Structuring your content for accessibility requires some formatting and technical adjustments to your text-based, audio, and video content. On your website or social media, accessible content means people with visual and other impairments are able to access your content and understand it.
Additionally, Google and other search engines love accessibly structured content and may prioritize it in the search results, which can help you get more views and engagement on your content.
Text Accessibility Tips
If you’re creating a blog post or website content, the text is usually the bread and butter of your message. Here are some fast and simple tips to ensure your text is accessible.
Write in Short Paragraphs
When writing for the web, consider using short paragraphs to make it easier for the reader. A good guideline: imagine you’re reading your text on your phone. If the paragraph runs longer than your mobile phone screen, it’s probably too long to be accessible. While you’re at it, make sure you break up your text with a compressed image every 250 words or so.
You can find a royalty-free image for use on sites like Pixabay and Pexels, or at many other locations.
To make your content more accessible to all readers and search engines, use headings. Top-level headings, or H1s, indicate the main topic (or title) of your content. Those go in <H1> tags. Sub-headings should be scannable to the reader and go under <H2> headings. Need to break it down beyond that? Consider <H3> headings.
If all this code sounds confusing, don’t worry. Most word processing programs and CMSes (content management systems, like WordPress or Drupal) have WYSIWYG (what you see is what you get) header editing options. To use them, highlight the text and then select the correct heading option. Here’s how to do that in WordPress, GoogleDocs, and Microsoft Word.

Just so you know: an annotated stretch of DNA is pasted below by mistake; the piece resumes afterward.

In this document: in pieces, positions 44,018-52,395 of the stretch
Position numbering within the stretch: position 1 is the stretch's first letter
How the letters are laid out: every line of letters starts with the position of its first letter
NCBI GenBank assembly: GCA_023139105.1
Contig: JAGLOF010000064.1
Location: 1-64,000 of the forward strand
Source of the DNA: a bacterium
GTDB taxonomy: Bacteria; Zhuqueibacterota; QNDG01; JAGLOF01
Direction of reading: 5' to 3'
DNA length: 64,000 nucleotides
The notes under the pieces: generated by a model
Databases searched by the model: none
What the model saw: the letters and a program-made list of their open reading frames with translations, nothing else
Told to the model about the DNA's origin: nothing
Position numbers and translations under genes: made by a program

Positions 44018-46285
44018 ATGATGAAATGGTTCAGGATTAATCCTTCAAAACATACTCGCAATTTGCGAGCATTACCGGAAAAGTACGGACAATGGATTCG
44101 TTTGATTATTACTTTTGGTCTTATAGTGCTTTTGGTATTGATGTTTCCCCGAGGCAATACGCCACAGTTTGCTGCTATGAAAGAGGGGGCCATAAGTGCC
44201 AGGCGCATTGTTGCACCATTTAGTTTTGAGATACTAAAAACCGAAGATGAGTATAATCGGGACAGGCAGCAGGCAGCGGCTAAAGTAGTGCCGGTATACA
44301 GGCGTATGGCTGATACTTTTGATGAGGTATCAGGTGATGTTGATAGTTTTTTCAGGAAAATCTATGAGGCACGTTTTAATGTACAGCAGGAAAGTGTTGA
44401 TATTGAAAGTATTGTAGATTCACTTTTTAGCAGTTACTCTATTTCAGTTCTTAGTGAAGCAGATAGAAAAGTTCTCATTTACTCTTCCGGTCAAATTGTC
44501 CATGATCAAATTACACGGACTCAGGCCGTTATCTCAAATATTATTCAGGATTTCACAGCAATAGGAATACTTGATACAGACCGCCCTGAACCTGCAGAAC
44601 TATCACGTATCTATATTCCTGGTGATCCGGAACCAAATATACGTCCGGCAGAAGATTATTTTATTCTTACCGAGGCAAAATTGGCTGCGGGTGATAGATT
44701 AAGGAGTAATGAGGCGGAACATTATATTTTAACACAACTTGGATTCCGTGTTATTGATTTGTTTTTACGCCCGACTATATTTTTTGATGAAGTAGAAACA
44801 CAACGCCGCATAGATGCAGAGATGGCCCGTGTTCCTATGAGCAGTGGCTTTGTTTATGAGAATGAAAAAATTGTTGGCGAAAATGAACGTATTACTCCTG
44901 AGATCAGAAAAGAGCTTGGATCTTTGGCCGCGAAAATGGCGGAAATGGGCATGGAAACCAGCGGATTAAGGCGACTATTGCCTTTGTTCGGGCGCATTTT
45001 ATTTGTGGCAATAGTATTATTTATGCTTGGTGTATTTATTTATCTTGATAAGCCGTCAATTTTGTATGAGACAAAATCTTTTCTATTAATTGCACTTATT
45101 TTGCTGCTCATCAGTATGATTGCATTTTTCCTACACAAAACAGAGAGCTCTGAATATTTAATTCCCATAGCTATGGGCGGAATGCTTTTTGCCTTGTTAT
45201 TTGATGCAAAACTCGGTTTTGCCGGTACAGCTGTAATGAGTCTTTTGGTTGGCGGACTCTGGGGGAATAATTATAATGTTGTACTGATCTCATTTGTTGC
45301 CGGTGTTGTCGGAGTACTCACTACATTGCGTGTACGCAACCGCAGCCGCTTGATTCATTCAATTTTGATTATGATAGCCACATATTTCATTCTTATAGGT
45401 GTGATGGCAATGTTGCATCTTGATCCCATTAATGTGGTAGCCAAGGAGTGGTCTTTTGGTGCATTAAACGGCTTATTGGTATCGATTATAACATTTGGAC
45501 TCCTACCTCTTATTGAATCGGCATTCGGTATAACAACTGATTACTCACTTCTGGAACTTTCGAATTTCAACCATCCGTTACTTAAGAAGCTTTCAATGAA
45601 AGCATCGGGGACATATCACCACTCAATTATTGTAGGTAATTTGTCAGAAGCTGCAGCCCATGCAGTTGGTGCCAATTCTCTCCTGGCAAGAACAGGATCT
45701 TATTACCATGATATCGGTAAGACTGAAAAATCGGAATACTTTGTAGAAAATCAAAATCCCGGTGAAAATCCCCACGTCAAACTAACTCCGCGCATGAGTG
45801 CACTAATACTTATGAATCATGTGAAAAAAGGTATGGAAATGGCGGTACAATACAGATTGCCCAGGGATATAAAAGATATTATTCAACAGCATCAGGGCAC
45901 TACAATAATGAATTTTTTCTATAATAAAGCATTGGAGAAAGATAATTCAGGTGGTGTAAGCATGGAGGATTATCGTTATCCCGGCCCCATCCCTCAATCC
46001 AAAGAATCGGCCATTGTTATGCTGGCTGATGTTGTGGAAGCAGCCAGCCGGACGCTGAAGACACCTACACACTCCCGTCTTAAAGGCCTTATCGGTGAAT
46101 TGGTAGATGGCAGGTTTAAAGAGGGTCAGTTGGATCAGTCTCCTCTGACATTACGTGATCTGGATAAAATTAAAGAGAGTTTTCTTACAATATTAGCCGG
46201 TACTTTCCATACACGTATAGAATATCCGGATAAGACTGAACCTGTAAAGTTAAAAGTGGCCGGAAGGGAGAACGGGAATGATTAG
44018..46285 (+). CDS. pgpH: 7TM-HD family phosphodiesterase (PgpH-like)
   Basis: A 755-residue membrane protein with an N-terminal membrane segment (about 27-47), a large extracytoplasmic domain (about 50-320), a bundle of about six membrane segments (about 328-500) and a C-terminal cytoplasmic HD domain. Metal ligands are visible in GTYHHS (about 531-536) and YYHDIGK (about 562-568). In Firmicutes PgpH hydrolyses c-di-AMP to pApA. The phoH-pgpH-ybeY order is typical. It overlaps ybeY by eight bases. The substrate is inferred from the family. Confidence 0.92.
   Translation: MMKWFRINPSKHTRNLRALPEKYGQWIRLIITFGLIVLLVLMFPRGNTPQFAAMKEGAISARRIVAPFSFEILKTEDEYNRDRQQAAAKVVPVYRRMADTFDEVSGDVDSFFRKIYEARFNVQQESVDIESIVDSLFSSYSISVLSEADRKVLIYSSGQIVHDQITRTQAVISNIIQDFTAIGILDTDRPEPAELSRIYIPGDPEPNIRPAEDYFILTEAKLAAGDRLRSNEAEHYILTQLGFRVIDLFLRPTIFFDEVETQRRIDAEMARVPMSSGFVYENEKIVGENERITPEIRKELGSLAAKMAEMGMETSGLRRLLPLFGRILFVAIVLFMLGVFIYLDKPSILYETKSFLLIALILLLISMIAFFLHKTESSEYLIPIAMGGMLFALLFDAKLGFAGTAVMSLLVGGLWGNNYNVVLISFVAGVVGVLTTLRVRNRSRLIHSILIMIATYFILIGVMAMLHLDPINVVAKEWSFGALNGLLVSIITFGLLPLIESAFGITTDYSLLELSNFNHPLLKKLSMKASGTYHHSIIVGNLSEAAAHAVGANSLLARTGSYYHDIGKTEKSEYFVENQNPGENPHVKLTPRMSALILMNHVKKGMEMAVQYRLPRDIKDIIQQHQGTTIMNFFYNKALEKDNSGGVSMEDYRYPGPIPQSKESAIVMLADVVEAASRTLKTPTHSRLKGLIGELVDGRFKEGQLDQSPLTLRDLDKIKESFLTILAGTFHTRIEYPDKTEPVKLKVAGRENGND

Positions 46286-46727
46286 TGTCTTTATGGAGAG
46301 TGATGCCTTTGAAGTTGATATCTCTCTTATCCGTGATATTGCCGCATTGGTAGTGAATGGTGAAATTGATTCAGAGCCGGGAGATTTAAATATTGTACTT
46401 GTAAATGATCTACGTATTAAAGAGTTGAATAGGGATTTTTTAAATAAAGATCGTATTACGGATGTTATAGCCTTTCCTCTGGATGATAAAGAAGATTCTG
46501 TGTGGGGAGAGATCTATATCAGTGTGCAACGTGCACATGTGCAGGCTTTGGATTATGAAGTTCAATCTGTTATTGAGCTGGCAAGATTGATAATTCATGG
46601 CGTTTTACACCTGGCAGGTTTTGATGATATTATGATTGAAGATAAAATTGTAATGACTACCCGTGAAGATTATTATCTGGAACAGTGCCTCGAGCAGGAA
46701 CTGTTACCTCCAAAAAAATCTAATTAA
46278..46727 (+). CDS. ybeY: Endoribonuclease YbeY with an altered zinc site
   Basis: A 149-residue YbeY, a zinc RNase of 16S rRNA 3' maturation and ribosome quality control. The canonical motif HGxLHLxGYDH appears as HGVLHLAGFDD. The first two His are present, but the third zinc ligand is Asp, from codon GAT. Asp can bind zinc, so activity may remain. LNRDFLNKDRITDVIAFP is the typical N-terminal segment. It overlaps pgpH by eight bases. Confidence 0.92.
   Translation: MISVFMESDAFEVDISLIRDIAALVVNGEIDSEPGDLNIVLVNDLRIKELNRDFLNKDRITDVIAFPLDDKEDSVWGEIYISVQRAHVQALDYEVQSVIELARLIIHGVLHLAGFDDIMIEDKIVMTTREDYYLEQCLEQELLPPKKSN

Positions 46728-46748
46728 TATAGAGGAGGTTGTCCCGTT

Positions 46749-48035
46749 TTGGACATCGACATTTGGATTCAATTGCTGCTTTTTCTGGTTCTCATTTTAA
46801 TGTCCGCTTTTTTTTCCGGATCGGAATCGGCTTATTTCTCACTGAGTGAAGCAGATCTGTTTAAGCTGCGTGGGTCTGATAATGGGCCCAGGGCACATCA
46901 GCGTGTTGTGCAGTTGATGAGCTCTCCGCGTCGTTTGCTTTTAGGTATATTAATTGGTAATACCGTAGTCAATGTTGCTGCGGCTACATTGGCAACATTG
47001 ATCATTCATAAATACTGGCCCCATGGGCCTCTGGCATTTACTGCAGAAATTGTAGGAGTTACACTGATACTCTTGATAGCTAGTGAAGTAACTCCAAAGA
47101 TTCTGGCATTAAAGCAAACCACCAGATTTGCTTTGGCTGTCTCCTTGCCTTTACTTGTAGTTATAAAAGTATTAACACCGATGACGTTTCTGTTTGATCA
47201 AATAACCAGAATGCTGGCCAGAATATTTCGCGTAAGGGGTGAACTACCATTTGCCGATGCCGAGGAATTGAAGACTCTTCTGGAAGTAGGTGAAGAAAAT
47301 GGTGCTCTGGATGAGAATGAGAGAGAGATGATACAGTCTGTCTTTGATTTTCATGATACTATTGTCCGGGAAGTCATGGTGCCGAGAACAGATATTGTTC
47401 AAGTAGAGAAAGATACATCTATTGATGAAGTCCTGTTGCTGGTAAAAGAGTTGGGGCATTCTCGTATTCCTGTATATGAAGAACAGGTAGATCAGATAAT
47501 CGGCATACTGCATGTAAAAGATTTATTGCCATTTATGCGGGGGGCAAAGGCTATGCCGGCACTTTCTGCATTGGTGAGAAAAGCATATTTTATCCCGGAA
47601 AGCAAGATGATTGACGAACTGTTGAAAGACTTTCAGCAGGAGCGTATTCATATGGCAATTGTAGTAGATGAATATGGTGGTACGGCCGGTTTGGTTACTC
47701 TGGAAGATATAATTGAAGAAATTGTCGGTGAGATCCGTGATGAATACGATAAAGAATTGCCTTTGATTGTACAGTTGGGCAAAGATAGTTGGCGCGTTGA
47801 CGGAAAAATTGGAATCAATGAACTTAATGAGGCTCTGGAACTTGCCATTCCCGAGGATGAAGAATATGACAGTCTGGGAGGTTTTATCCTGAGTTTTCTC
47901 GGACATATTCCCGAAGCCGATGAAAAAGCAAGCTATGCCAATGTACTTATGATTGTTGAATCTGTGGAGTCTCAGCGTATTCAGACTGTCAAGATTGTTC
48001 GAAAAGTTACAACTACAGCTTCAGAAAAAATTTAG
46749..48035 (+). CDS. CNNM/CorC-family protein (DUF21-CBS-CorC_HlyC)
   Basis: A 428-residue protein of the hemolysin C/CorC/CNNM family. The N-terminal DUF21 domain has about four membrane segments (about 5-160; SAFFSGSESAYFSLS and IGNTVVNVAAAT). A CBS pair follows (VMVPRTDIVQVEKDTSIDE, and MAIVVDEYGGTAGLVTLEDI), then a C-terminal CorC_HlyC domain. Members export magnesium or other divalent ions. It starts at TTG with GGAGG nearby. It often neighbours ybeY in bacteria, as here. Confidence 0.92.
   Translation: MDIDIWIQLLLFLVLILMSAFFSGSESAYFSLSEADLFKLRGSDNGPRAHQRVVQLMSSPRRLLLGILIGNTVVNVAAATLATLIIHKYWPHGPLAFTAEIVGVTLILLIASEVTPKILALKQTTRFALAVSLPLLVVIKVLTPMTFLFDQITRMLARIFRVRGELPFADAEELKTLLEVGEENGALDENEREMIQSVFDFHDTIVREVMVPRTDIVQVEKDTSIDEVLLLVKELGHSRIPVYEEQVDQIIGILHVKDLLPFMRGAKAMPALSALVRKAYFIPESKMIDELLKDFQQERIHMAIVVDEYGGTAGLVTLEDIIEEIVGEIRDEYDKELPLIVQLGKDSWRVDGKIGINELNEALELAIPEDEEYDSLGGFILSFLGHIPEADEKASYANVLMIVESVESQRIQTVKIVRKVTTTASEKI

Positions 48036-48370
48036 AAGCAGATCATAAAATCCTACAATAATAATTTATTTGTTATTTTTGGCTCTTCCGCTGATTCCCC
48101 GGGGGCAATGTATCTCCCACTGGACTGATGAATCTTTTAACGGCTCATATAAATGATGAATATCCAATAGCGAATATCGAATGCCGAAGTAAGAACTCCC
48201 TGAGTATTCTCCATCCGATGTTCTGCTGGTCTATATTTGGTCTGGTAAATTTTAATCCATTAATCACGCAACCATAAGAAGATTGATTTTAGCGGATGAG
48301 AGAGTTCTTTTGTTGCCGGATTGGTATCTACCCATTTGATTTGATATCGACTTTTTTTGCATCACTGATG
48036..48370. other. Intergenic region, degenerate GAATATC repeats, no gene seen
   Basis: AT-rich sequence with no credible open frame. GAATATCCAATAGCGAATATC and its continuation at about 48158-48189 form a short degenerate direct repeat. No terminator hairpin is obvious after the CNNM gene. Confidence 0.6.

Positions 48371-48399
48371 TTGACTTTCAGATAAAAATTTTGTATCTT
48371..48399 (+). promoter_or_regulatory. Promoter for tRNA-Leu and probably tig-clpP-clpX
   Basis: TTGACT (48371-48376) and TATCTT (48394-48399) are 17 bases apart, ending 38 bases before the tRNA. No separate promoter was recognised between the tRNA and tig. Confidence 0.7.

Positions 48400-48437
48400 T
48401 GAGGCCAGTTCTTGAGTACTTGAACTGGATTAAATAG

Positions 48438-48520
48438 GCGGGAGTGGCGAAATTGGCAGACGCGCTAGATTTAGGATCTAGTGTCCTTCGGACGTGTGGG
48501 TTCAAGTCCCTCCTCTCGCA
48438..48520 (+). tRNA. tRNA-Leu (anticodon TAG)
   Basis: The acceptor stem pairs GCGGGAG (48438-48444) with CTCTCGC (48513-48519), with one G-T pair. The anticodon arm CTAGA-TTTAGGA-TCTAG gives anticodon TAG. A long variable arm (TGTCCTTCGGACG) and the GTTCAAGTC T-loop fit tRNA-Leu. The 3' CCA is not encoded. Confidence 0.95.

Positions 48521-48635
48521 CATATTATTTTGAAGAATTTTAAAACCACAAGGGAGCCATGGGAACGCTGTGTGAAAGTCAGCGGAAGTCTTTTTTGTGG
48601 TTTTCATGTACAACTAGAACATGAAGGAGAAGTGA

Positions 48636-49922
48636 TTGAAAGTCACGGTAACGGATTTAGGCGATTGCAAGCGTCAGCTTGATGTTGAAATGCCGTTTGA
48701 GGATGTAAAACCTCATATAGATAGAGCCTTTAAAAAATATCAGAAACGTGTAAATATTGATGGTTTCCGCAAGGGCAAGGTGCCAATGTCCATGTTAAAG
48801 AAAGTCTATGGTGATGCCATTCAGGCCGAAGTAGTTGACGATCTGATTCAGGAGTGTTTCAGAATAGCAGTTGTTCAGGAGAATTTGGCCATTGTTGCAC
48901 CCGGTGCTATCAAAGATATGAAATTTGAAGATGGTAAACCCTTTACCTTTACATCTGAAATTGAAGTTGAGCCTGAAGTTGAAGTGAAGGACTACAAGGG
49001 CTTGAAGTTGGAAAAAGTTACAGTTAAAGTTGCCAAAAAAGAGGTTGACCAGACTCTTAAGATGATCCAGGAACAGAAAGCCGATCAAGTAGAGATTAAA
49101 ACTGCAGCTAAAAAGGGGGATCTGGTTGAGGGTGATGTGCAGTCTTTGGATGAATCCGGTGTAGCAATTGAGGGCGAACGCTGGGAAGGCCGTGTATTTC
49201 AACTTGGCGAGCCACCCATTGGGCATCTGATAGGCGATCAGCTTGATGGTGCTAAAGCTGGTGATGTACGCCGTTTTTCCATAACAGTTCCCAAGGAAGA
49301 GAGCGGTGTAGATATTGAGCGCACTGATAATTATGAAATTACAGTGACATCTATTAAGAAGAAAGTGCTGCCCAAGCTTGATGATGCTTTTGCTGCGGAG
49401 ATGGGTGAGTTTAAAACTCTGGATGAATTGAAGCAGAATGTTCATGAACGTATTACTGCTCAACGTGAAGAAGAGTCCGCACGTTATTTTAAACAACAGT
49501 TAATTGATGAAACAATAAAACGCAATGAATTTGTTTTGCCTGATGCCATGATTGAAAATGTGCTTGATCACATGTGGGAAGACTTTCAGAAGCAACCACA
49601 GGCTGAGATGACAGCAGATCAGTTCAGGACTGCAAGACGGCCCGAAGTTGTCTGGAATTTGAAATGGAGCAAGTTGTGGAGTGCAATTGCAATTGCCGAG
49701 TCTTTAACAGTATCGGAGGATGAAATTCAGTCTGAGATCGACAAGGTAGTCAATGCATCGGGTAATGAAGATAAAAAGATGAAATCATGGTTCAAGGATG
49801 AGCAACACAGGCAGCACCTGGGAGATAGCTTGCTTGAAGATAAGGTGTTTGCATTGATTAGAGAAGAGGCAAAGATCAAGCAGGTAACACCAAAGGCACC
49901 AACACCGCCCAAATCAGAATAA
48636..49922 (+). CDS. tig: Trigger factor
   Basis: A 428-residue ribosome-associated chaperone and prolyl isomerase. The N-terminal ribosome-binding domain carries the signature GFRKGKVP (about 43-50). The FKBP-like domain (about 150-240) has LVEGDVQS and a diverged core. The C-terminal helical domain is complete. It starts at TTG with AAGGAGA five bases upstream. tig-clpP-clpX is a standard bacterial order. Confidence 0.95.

In addition to creating accessible content for users with screen readers, most people prefer to scan articles in this fashion to find relevant information. Proper headings make the text more accessible for everyone.
Use Accessible Font Choices
Users with visual impairments, as well as screen readers and other helpful AI (artificial intelligence) can best read accessible fonts. While you might think default or sans serif fonts are boring, they’re the defaults for a reason: they’re accessible and generally easier to read.
Static Image Accessibility Tips
Are you using pictures in the body of your text, or as the content itself? You might think images are completely inaccessible to those using screen readers, but that’s not so. Some folks who use screen readers have low vision, meaning they can magnify and consume visual content using special tools.
Additionally, search engines and users with accessibility needs often prefer images with alt-tags. Alt-tags are short descriptions that describe the content. Let’s say you have a photo of two dogs playing. Your alt-tag might read “two medium-sized poodle dogs playing.” This description gives the user a decent image in their mind. Even if they’ve only touched a poodle, they can imagine the texture when the dog is described.